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Sweden is looking to invest in East Africa’s mega infrastructure projects as the region plans joint rail and energy networks.
Swedish Finance Minister Anders Borg last week visited Kampala, Kigali and Nairobi, where he met ministers for finance, central bank governors and the private sector.
Discussions focused on challenges and opportunities in the region, but it is understood that the minister was exploring possibilities of Swedish investments in energy and infrastructure.
Mr Borg said his government is interested in investing in infrastructure, especially railways and electricity.
He singled out key elements of the region’s political and economic plans, such as Uganda’s Vision 2040 strategy and Kenya’s Vision 2030, as incentives for a deeper engagement.
In November 2010, Sweden launched the Swedish East African Chamber of Commerce (SEACC) to promote trade and investment between Sweden and East Africa.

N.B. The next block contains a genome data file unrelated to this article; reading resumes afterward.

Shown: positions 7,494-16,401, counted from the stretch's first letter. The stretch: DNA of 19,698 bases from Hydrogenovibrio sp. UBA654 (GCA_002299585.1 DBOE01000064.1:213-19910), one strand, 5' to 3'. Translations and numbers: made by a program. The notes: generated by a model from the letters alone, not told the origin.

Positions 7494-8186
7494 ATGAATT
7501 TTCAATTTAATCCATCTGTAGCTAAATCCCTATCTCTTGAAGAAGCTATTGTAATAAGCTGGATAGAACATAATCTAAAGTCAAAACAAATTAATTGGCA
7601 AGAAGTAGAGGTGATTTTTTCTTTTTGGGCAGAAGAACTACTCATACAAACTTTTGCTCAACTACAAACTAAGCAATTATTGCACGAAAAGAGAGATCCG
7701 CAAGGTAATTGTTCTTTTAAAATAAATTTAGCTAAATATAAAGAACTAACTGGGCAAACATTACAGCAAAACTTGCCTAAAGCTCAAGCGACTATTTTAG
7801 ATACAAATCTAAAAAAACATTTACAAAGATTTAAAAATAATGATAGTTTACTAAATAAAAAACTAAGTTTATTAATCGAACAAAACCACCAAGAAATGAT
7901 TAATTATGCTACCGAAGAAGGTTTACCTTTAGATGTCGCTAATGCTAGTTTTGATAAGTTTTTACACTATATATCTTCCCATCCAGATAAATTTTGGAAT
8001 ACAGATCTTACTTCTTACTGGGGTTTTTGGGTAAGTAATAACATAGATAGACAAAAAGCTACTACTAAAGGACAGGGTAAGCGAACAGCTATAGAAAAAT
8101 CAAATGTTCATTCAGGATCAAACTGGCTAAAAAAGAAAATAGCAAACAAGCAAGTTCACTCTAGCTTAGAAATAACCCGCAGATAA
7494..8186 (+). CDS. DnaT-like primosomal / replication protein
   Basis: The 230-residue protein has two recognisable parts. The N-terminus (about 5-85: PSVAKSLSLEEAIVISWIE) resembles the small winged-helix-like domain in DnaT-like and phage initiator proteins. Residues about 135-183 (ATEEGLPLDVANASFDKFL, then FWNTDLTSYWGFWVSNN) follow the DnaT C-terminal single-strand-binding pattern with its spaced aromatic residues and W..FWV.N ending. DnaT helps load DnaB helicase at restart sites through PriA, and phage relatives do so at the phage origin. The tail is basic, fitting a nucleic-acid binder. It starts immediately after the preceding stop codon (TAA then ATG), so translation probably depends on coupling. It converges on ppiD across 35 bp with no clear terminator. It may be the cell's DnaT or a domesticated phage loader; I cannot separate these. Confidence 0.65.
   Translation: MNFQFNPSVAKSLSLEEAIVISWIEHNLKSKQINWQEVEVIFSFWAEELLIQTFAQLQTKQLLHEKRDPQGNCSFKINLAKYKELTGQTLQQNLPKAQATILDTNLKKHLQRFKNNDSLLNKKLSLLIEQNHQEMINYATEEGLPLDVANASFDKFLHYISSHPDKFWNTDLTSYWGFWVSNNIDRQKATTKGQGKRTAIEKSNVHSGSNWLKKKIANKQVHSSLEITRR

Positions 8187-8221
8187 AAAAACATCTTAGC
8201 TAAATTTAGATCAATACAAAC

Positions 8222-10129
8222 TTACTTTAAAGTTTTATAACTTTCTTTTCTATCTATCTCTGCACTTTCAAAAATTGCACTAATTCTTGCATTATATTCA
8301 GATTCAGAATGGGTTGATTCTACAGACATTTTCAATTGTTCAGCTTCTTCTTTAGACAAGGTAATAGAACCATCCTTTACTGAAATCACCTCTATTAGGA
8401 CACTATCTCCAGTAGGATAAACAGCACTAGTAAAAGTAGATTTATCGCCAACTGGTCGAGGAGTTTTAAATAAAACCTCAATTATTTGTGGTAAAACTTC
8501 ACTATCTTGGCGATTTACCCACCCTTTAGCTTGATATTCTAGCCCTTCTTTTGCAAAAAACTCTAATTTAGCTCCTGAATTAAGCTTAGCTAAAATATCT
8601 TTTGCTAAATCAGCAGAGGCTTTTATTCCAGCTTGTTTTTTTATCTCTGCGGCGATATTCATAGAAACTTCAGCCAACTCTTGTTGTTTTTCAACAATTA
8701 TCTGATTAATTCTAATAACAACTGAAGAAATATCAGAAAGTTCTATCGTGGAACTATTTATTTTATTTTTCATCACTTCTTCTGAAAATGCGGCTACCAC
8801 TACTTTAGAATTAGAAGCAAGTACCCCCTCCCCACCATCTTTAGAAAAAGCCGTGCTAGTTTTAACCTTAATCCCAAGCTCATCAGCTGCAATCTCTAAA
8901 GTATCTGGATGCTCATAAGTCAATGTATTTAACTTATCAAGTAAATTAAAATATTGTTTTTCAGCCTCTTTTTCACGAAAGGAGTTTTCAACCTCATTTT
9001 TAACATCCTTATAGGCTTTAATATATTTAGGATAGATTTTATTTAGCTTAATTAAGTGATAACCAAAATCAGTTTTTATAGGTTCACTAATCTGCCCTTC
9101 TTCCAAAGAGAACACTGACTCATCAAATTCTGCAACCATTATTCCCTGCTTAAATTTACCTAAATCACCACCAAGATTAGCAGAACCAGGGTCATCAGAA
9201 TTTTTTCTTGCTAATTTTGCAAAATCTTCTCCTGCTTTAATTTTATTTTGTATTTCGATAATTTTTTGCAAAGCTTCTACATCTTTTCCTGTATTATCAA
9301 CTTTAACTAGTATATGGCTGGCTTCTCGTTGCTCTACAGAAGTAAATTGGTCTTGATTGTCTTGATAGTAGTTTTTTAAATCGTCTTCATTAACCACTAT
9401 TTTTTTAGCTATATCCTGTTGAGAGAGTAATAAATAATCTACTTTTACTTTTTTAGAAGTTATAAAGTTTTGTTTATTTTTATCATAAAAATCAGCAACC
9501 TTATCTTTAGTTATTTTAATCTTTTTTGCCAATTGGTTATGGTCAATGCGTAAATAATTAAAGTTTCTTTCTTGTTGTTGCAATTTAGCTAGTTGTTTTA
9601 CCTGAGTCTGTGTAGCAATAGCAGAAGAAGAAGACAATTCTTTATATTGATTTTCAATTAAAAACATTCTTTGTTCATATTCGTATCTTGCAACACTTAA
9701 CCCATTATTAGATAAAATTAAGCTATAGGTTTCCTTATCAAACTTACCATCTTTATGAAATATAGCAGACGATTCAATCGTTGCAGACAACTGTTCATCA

Sweden’s exports to Uganda totalled $65 million in 2010, 0.04 per cent of total Swedish exports. During the first half of 2011, exports increased to 0.07 per cent, mainly due to increased sales of telecommunications equipment.
Swedish imports from Uganda, consisting mainly of tea and coffee, in 2010 amounted to $6 million.
Trade between Sweden and Kenya increased 310 per cent between 2003 and 2012, data from the SEACC shows. Kenya enjoys a more balanced trade with Sweden, with the latter’s exports to Kenya at $74 million in 2012, while Kenya exported $57 worth of merchandise.
Kenya exported mainly coffee, cut flowers, fruits and vegetables in 2012.
Trade between Rwanda and Sweden remains low, with exports from Sweden to Rwanda amounting to $23 million and imports from Rwanda amounted to $1.5 million, primarily consisting of coffee.
– The EastAfrican